Bradley George

The Tennessee General Assembly wrapped up its session last week. There were some major state laws passed this year: an overhaul to the workers’ compensation program, a law that allows people to store guns in their cars while at work, and a nearly $33 billion budget. But many high-profile proposals ended up in the waste-bin as a result of intra-party squabbling.

Humane Society of the United States

One of the last remaining skirmishes in the Tennessee General Assembly this year pits the interests of agriculture against animal rights activists. The proposal before the state Legislature requires people go to the police immediately if they take photos or video of animal abuse.

“Investigations and documentation—if that’s what was required—needs to be done by law enforcement, not by vigilantes,” State Senator Dolores Gresham, a Republican from Somerville, said on the Legislature floor Thursday.

Capitol Hill Conversation: Dead Ed. Bills

Apr 8, 2013

The Tennessee General Assembly is in the last few weeks of one of the shortest legislative sessions in decades and lawmakers are scurrying to finish their business. In the rush to wrap up, legislators are killing off as many bills as they’re passing. The graveyard of dead bills includes several proposed laws dealing with education. One of those was a bill that would have strengthened the state’s “parent trigger” law and made it easier for dissatisfied parents to overhaul their children’s school administration.

The Supreme Court decision on the Affordable Care Act left Governor Bill Haslam with a big decision—expand Medicaid to include more low-income Tennesseans, or don’t. The governor is not exactly saying “yes” to expanding the state’s Medicaid program, known as TennCare. But he is not saying “no” either.

Haslam made his announcement last week to a joint assembly of the state Legislature, telling lawmakers he’s been working toward a “third option.”


The debate over who can sell alcohol and where dates back to liquor laws hashed out at the end of prohibition, but the latest controversy in the state Legislature is over expanding wine sales to grocery stores. Tennessee is in the minority on this issue. Thirty-six states allow wine in food stores. Polls show consumers favor the convenience of picking up a bottle of wine and the ingredients for dinner all in one stop, and this year grocery store companies have swarmed the state Capitol to lobby for a bill that would allow them to do just that.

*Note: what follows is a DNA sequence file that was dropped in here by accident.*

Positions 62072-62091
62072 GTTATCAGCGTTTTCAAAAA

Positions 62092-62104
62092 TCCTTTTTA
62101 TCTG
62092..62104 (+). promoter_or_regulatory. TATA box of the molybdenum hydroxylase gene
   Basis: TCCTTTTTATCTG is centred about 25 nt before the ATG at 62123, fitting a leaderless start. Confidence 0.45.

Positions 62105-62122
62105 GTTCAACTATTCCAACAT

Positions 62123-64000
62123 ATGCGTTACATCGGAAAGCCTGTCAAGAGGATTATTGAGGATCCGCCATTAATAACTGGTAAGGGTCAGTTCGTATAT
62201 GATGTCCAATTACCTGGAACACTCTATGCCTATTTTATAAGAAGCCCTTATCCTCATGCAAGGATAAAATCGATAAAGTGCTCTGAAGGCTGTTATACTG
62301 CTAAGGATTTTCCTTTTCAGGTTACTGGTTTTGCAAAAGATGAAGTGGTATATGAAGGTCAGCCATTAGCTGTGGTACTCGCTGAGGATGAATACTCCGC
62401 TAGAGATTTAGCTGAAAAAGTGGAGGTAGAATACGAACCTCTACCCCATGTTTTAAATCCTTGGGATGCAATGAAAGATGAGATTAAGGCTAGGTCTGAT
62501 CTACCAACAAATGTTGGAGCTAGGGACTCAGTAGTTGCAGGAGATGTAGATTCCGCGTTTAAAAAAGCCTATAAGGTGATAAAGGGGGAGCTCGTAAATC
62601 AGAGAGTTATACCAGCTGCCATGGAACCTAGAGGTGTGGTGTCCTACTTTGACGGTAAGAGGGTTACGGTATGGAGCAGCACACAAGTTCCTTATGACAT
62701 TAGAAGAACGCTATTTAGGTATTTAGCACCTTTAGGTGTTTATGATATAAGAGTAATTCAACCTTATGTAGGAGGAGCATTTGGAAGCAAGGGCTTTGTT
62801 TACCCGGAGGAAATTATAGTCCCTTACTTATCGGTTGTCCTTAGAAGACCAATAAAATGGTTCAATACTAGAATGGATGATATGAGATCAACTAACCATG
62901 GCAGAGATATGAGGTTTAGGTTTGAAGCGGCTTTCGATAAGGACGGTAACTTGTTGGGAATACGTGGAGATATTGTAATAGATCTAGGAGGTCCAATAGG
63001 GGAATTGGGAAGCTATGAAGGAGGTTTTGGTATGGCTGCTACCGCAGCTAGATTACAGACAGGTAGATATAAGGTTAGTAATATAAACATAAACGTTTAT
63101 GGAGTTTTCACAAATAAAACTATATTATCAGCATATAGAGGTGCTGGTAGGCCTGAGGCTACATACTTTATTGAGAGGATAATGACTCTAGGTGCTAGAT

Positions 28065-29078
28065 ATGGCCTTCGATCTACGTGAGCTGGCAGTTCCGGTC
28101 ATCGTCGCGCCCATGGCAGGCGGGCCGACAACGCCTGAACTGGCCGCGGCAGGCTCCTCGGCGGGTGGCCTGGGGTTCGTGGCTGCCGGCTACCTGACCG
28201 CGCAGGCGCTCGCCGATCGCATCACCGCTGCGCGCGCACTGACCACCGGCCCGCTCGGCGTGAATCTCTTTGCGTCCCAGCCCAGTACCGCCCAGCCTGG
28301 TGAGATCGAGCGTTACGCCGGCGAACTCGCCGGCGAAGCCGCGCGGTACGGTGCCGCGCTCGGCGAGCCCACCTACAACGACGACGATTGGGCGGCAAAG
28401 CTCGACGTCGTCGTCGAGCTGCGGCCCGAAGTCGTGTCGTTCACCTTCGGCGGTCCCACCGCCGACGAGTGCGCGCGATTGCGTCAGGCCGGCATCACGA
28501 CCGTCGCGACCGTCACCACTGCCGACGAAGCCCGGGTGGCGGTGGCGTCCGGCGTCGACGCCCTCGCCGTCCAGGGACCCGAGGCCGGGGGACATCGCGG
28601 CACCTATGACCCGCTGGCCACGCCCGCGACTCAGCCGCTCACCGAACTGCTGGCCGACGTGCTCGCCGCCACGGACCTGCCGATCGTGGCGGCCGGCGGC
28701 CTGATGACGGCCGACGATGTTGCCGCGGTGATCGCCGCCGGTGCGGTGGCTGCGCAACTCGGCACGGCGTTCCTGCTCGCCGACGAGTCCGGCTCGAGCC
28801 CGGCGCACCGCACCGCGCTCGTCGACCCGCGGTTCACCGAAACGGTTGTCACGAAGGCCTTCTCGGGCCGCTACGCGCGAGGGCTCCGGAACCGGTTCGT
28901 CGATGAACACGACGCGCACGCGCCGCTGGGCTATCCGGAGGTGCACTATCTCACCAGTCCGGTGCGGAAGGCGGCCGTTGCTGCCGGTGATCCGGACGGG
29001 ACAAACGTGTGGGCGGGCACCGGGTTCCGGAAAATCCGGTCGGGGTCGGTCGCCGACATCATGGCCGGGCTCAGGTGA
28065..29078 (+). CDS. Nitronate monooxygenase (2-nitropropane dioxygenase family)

A plan to overhaul the way workers’ compensation claims are handled will be debated in the Tennessee General Assembly this week. Under the current system, if there is a dispute between an employer and an employee over how much money is owed, the disagreement is usually settled by a judge.

“Only Tennessee and Alabama involve the courts like this,” said Blake Farmer who covers the state Capitol for WPLN.

It’s an arrangement that has left many unhappy. Some employers claim the current system is too costly, while injured workers complain it takes too long to get paid.

The state Legislature will spend time this week hammering out the details of a school voucher bill. Those specifics will determine who will be able to use public money to attend private school. Governor Bill Haslam has said he wants to make vouchers available only to students who attend failing schools and qualify for free or reduced prices lunches. If the governor gets his way, then most of the students who qualify for vouchers will be from Memphis where 69 of the state’s 83 lowest performing schools are located, and 85 percent of students are economically disadvantaged.

The state could soon decide which charter schools can open up in Memphis and Nashville. A proposed bill in the Tennessee General Assembly aims to wrest control of that process away from the school boards in the state’s two largest cities.

In its first test, a House subcommittee passed the bill Tuesday, but there was one Republican lawmaker who voted no. Representative John Forgety is a retired educator from Athens.

Commissioner Kate O’Day ran Tennessee’s Department of Children’s Services for two years. She quit last week a day before she was set to testify in front of lawmakers about child deaths.

The Department of Children’s Services (DCS) is responsible for more than 8,000 minors in state custody and the operation of Tennessee’s foster care system. The agency has been sued for keeping too many children in group homes. Matthew Madlock, an 18-year-old from Nashville, experienced that problem first hand when he was placed in a group home before aging out of the foster care system.

Tonight, Governor Bill Haslam will give his State of the State address in front of lawmakers in Nashville. The speech is expected to be largely about money and policy. Over the past year, tax revenues have increase in Tennessee and the governor is expected to outline his plans for a budget surplus.